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Emergency preparedness, resilience and response to a biological outbreak
  1. P Welby-Everard1,
  2. O Quantick2 and
  3. A Green3
  1. 1 Anaesthetics Department, Queen Elizabeth Hospital Birmingham, Birmingham, UK
  2. 2 Public Health, Royal Army Medical Corps, Camberley, UK
  3. 3 Research and Clinical Innovation, Royal Centre for Defence Medicine, Birmingham, UK
  1. Correspondence to Dr P Welby-Everard, Department of Anaesthetics, Queen Elizabeth Hospital Birmingham, Birmingham, B15 2TH, UK; pwelbyeverard{at}doctors.org.uk

Abstract

Major disease outbreaks continue to be a significant risk to public health, with pandemic influenza or an emerging infectious disease outbreak at the top of the UK National Risk Register. The risk of deliberate release of a biological agent is lower but remains possible and may only be recognised after casualties seek medical attention. In this context the emergency preparedness, resilience and response (EPRR) process protects the public from high consequence infectious diseases, other infectious disease outbreaks and biological agent release. The core elements of the EPRR response are recognition of an outbreak, isolation of patients, appropriate personal protective equipment for medical staff and actions to minimise further disease spread. The paper discusses how high-threat agents may be recognised by clinicians, the initial actions to be taken on presentation and how the public health system is notified and responds. It draws on the national pandemic influenza plans to describe the wider response to a major disease outbreak and discusses training requirements and the potential role of the military.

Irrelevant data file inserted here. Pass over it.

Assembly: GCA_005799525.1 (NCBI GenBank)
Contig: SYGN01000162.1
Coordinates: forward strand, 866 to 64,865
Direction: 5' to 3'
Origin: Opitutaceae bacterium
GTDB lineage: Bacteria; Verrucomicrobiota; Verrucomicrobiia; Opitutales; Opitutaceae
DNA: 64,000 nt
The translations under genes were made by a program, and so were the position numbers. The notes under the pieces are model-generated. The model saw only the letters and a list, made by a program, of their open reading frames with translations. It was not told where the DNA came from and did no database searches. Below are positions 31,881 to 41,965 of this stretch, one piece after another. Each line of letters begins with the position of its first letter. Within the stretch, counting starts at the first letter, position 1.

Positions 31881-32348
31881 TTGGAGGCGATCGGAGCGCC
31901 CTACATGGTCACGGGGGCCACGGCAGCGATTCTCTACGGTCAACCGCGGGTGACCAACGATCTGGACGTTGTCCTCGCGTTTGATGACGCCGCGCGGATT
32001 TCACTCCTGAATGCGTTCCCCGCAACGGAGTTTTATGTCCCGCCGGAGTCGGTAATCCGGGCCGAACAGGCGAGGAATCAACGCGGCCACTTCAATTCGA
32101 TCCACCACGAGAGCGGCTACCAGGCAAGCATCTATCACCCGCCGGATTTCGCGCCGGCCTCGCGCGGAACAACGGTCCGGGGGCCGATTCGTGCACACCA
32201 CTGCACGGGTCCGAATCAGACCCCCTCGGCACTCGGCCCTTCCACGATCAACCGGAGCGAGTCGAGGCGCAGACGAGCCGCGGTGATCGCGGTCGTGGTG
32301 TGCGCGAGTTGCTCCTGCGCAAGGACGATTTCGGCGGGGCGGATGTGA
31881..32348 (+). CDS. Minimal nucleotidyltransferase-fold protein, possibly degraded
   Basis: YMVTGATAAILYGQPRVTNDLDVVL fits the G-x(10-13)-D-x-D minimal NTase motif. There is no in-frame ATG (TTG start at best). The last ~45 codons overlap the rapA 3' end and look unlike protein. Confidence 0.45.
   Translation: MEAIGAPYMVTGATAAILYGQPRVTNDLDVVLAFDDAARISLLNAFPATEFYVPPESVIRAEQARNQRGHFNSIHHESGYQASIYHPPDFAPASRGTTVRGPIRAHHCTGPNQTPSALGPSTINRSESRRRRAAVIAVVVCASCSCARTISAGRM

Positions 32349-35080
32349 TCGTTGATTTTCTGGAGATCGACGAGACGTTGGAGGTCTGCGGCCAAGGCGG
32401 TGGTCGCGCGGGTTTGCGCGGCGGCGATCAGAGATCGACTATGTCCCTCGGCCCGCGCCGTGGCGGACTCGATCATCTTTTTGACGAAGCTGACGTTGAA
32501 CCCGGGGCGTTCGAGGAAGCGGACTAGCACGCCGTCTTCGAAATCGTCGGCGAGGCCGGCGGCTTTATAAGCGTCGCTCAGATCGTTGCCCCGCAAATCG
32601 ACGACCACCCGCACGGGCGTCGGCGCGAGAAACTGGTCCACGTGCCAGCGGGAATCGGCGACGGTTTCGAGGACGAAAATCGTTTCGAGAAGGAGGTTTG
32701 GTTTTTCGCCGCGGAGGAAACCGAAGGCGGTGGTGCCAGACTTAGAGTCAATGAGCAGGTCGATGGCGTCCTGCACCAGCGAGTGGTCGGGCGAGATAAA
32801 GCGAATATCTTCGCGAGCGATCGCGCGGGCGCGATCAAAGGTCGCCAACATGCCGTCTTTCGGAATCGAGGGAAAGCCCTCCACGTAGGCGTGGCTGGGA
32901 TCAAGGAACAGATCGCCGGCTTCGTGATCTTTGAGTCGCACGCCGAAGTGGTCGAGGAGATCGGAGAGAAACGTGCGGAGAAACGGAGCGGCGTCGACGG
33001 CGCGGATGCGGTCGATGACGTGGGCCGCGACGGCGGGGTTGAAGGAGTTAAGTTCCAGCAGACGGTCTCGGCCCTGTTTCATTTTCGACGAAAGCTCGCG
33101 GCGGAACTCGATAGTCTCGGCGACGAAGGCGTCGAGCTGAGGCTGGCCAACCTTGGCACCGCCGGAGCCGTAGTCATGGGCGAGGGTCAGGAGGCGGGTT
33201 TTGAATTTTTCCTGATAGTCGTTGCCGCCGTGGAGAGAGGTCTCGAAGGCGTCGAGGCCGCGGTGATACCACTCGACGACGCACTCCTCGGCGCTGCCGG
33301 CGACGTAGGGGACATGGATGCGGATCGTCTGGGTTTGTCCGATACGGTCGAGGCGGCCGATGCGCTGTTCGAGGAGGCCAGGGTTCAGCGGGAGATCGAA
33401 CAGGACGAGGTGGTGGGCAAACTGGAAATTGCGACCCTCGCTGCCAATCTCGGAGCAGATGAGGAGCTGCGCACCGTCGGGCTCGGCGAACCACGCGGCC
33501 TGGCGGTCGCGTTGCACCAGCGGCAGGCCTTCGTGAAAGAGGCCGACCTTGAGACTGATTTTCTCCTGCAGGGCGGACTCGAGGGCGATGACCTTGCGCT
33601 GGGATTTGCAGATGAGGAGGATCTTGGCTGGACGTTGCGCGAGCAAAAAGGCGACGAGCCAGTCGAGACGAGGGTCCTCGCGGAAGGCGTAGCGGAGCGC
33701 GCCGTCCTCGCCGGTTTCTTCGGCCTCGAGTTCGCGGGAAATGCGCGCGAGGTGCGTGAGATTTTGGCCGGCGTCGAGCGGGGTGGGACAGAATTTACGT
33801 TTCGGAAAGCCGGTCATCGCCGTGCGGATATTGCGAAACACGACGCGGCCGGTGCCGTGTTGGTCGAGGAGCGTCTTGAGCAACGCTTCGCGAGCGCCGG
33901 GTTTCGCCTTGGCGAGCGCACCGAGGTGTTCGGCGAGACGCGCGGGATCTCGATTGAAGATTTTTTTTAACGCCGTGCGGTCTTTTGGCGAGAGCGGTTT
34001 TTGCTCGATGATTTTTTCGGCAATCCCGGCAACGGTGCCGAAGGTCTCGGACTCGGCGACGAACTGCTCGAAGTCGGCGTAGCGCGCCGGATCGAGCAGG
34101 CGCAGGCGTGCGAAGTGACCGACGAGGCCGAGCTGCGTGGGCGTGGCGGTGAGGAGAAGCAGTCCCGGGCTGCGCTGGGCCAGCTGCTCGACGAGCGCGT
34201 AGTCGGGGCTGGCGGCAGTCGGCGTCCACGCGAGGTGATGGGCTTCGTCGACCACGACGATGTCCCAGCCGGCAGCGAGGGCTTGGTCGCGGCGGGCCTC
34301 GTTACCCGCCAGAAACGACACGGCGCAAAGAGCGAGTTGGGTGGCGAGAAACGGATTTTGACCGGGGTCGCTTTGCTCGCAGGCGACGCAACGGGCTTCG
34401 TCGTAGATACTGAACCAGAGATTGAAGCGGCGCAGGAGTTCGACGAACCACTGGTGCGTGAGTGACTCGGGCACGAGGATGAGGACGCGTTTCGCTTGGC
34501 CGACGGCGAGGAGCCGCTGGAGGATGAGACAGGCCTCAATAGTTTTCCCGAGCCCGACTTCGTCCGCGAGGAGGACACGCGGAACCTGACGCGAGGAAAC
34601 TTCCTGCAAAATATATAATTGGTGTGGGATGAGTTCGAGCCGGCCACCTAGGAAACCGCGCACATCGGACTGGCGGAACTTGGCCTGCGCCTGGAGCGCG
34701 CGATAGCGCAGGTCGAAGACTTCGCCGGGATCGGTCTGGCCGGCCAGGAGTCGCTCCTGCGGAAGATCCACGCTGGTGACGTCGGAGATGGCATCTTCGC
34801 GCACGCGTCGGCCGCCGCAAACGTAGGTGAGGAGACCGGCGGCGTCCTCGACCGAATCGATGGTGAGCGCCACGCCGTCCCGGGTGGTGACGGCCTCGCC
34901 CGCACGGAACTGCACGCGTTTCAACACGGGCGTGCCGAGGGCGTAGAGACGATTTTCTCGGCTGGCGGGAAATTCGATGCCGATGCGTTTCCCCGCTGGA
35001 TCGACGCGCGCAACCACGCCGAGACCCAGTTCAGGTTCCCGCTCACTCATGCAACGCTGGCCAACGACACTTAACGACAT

• infectious diseases
  • accident and emergency medicine
  • microbiology
  • public health
  • epidemiology
  • general medicine (see Internal Medicine)
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Footnotes

  • Contributors PW-E wrote the initial draft of the paper, with revisions and additions made by OQ and AG.

  • Funding The authors have not declared a specific grant for this research from any funding agency in the public, commercial or not-for-profit sectors.

  • Competing interests None declared.

  • Patient consent for publication Not required.

  • Ethics approval Not required

  • Provenance and peer review Commissioned; internally peer reviewed.

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